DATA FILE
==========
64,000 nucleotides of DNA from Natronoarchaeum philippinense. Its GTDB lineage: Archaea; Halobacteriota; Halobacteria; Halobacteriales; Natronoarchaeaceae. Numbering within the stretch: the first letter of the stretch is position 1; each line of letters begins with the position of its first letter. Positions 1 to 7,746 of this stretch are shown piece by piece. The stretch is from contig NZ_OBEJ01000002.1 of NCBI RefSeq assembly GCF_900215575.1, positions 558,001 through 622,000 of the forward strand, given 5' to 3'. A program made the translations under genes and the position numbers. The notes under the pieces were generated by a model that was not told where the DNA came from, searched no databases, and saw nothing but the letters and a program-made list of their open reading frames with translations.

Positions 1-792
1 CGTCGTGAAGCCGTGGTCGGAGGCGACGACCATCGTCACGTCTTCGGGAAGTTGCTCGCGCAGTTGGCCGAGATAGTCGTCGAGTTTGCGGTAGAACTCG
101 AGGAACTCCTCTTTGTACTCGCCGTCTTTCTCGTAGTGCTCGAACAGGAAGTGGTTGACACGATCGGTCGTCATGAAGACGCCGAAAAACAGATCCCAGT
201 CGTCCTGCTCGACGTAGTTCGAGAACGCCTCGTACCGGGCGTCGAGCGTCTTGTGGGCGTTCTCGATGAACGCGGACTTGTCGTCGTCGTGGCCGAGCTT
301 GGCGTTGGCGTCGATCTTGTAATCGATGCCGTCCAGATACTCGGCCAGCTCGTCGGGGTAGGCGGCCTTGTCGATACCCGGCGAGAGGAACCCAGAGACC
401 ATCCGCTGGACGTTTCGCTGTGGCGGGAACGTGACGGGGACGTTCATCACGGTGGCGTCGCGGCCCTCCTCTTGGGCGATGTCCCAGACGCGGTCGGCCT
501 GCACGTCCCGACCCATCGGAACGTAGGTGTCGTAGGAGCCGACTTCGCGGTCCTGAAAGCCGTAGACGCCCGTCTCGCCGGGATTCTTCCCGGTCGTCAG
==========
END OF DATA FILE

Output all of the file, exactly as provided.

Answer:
64,000 nucleotides of DNA from Natronoarchaeum philippinense. Its GTDB lineage: Archaea; Halobacteriota; Halobacteria; Halobacteriales; Natronoarchaeaceae. Numbering within the stretch: the first letter of the stretch is position 1; each line of letters begins with the position of its first letter. Positions 1 to 7,746 of this stretch are shown piece by piece. The stretch is from contig NZ_OBEJ01000002.1 of NCBI RefSeq assembly GCF_900215575.1, positions 558,001 through 622,000 of the forward strand, given 5' to 3'. A program made the translations under genes and the position numbers. The notes under the pieces were generated by a model that was not told where the DNA came from, searched no databases, and saw nothing but the letters and a program-made list of their open reading frames with translations.

Positions 1-792
1 CGTCGTGAAGCCGTGGTCGGAGGCGACGACCATCGTCACGTCTTCGGGAAGTTGCTCGCGCAGTTGGCCGAGATAGTCGTCGAGTTTGCGGTAGAACTCG
101 AGGAACTCCTCTTTGTACTCGCCGTCTTTCTCGTAGTGCTCGAACAGGAAGTGGTTGACACGATCGGTCGTCATGAAGACGCCGAAAAACAGATCCCAGT
201 CGTCCTGCTCGACGTAGTTCGAGAACGCCTCGTACCGGGCGTCGAGCGTCTTGTGGGCGTTCTCGATGAACGCGGACTTGTCGTCGTCGTGGCCGAGCTT
301 GGCGTTGGCGTCGATCTTGTAATCGATGCCGTCCAGATACTCGGCCAGCTCGTCGGGGTAGGCGGCCTTGTCGATACCCGGCGAGAGGAACCCAGAGACC
401 ATCCGCTGGACGTTTCGCTGTGGCGGGAACGTGACGGGGACGTTCATCACGGTGGCGTCGCGGCCCTCCTCTTGGGCGATGTCCCAGACGCGGTCGGCCT
501 GCACGTCCCGACCCATCGGAACGTAGGTGTCGTAGGAGCCGACTTCGCGGTCCTGAAAGCCGTAGACGCCCGTCTCGCCGGGATTCTTCCCGGTCGTCAG